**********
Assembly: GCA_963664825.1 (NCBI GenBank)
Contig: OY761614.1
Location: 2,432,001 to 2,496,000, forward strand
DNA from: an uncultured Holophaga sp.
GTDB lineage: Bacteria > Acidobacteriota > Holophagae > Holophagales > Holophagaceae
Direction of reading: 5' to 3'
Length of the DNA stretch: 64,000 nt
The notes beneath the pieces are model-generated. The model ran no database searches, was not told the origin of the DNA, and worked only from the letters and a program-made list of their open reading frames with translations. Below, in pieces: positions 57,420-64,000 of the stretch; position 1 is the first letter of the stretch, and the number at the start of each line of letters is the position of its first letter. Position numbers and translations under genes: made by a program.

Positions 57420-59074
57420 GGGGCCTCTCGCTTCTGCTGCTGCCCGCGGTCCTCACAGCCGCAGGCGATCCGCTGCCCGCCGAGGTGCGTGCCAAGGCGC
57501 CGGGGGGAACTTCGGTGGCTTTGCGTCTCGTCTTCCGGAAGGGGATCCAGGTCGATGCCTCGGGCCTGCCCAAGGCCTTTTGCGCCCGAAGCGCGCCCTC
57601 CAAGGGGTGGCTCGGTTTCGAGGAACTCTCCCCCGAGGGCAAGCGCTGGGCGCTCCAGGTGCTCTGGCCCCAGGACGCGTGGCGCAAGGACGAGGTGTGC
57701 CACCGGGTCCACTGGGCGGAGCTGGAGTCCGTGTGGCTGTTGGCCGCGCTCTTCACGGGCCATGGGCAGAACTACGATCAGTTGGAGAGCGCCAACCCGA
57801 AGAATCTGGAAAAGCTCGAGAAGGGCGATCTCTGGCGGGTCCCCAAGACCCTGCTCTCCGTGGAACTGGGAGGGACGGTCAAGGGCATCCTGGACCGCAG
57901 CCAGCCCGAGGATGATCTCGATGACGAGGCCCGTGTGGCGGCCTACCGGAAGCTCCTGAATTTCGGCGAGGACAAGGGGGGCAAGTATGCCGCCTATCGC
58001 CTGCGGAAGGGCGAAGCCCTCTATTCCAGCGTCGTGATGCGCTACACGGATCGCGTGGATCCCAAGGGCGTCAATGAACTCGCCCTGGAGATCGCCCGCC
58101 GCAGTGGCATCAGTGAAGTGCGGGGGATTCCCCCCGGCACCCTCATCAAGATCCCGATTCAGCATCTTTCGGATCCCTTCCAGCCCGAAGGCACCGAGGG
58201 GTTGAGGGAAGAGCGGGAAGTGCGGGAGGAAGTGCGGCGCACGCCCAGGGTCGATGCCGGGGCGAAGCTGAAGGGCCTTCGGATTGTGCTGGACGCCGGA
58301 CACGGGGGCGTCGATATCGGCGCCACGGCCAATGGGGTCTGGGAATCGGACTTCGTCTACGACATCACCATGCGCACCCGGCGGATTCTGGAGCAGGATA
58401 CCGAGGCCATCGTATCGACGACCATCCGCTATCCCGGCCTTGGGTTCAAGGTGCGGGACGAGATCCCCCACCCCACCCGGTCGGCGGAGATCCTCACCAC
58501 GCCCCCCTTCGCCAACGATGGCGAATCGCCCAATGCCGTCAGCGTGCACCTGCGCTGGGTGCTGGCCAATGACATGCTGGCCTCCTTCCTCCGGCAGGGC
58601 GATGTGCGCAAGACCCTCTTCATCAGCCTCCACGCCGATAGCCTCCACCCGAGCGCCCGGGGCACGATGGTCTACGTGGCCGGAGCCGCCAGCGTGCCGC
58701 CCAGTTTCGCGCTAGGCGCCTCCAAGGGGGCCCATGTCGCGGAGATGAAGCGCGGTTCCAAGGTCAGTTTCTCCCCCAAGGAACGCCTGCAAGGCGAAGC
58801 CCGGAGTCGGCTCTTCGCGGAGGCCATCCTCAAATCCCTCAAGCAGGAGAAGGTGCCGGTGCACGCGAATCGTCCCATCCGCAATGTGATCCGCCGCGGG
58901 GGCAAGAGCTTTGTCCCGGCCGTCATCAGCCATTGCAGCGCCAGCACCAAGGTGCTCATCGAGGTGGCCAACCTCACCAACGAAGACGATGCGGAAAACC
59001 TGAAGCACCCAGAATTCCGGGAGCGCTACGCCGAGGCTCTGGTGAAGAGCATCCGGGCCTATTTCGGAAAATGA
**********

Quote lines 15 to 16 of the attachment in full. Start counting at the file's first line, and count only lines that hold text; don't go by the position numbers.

57901 CCAGCCCGAGGATGATCTCGATGACGAGGCCCGTGTGGCGGCCTACCGGAAGCTCCTGAATTTCGGCGAGGACAAGGGGGGCAAGTATGCCGCCTATCGC
58001 CTGCGGAAGGGCGAAGCCCTCTATTCCAGCGTCGTGATGCGCTACACGGATCGCGTGGATCCCAAGGGCGTCAATGAACTCGCCCTGGAGATCGCCCGCC